Answerde him thus: ‘this song, I have herd seye,

(80)

Was maked of our blisful lady free,

Hir to salue, and eek hir for to preye

To been our help and socour whan we deye.

1725

I can no more expounde in this matere;

I lerne song, I can but smal grammere.’

1725. E. Hn. na.

‘And is this song maked in reverence

Of Cristes moder?’ seyde this innocent;

‘Now certes, I wol do my diligence

1730

To conne it al, er Cristemasse is went;

Though that I for my prymer shal be shent,

(90)

And shal be beten thryës in an houre,

I wol it conne, our lady for to honoure.’

1733. Cp. Pt. Hl. omit for.

His felaw taughte him homward prively,

1735

Fro day to day, til he coude it by rote,

And than he song it wel and boldely

Fro word to word, acording with the note;

Twyës a day it passed thurgh his throte,

To scoleward and homward whan he wente;

1740

On Cristes moder set was his entente.

As I have seyd, thurgh-out the Iewerye

(100)

This litel child, as he cam to and fro,

Ful merily than wolde he singe, and crye

O Alma redemptoris ever-mo.

1745

The swetnes hath his herte perced so

Of Cristes moder, that, to hir to preye,

He can nat stinte of singing by the weye.

1741. E. Iuerie.   1743. Slo. Cp. Pt. Ln. Hl. than; E. Hn. omit.   1745. Slo. Cp. Pt. Ln. Hl. hath; E. Hn. omit.

Our firste fo, the serpent Sathanas,

That hath in Iewes herte his waspes nest,

1750

Up swal, and seide, ‘o Hebraik peple, allas!

Is this to yow a thing that is honest,

(110)

That swich a boy shal walken as him lest

In your despyt, and singe of swich sentence,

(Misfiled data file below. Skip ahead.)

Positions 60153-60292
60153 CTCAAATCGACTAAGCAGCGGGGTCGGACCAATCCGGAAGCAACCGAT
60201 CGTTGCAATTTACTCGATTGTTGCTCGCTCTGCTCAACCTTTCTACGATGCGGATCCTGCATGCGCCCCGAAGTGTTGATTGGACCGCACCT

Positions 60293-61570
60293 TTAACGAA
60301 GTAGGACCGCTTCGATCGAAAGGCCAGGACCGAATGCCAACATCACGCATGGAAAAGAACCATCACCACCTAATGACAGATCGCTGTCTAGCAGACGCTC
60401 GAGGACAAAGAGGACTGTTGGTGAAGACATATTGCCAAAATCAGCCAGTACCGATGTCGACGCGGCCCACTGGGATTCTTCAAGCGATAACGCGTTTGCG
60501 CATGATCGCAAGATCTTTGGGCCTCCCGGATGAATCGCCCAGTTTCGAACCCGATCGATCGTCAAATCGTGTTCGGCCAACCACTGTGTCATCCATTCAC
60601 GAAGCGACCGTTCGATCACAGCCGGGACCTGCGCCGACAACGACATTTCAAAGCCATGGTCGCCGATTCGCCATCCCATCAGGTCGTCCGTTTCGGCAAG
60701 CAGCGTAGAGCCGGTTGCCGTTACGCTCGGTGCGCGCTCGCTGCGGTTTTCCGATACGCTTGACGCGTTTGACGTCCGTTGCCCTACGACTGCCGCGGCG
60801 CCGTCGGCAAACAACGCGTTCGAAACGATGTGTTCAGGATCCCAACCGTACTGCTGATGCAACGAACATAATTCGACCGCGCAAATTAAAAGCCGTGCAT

Which is agayn your lawes reverence?’

1754. Hl. your; Pt. Ln. ȝoure; E. Hn. Cm. Cp. oure.

1755

Fro thennes forth the Iewes han conspyred

This innocent out of this world to chace;

An homicyde ther-to han they hyred,

That in an aley hadde a privee place;

And as the child gan for-by for to pace,

1760

This cursed Iew him hente and heeld him faste,

And kitte his throte, and in a pit him caste.

(120)

I seye that in a wardrobe they him threwe

Wher-as these Iewes purgen hir entraille.

O cursed folk of Herodes al newe,

1765

What may your yvel entente yow availle?

Mordre wol out, certein, it wol nat faille,

And namely ther thonour of god shal sprede,

The blood out cryeth on your cursed dede.

1767. thonour] Cp. Pt. Ln. honour.

‘O martir, souded to virginitee,

1770

Now maystou singen, folwing ever in oon

The whyte lamb celestial,’ quod she,

(130)

‘Of which the grete evangelist, seint Iohn,

In Pathmos wroot, which seith that they that goon

Biforn this lamb, and singe a song al newe,

1775

That never, fleshly, wommen they ne knewe.’

This povre widwe awaiteth al that night

After hir litel child, but he cam noght;

For which, as sone as it was dayes light,

With face pale of drede and bisy thoght,

1780

She hath at scole and elles-wher him soght,

Til finally she gan so fer espye

(140)

That he last seyn was in the Iewerye.

With modres pitee in hir brest enclosed,

She gooth, as she were half out of hir minde,

1785

To every place wher she hath supposed

By lyklihede hir litel child to finde;

And ever on Cristes moder meke and kinde

She cryde, and atte laste thus she wroghte,

Among the cursed Iewes she him soghte.

1790

She frayneth and she preyeth pitously

To every Iew that dwelte in thilke place,

(150)

To telle hir, if hir child wente oght for-by.

They seyde, ‘nay’; but Iesu, of his grace,

Yaf in hir thought, inwith a litel space,

1795

That in that place after hir sone she cryde,

Wher he was casten in a pit bisyde.

1794. inwith] Cm. Cp. Hl. withinne.

O grete god, that parfournest thy laude

By mouth of innocents, lo heer thy might!

This gemme of chastitee, this emeraude,

1800

And eek of martirdom the ruby bright,

Ther he with throte y-corven lay upright,

(160)

He ’Alma redemptoris‘ gan to singe

So loude, that al the place gan to ringe.

The Cristen folk, that thurgh the strete wente,

1805

In coomen, for to wondre up-on this thing,

And hastily they for the provost sente;

He cam anon with-outen tarying,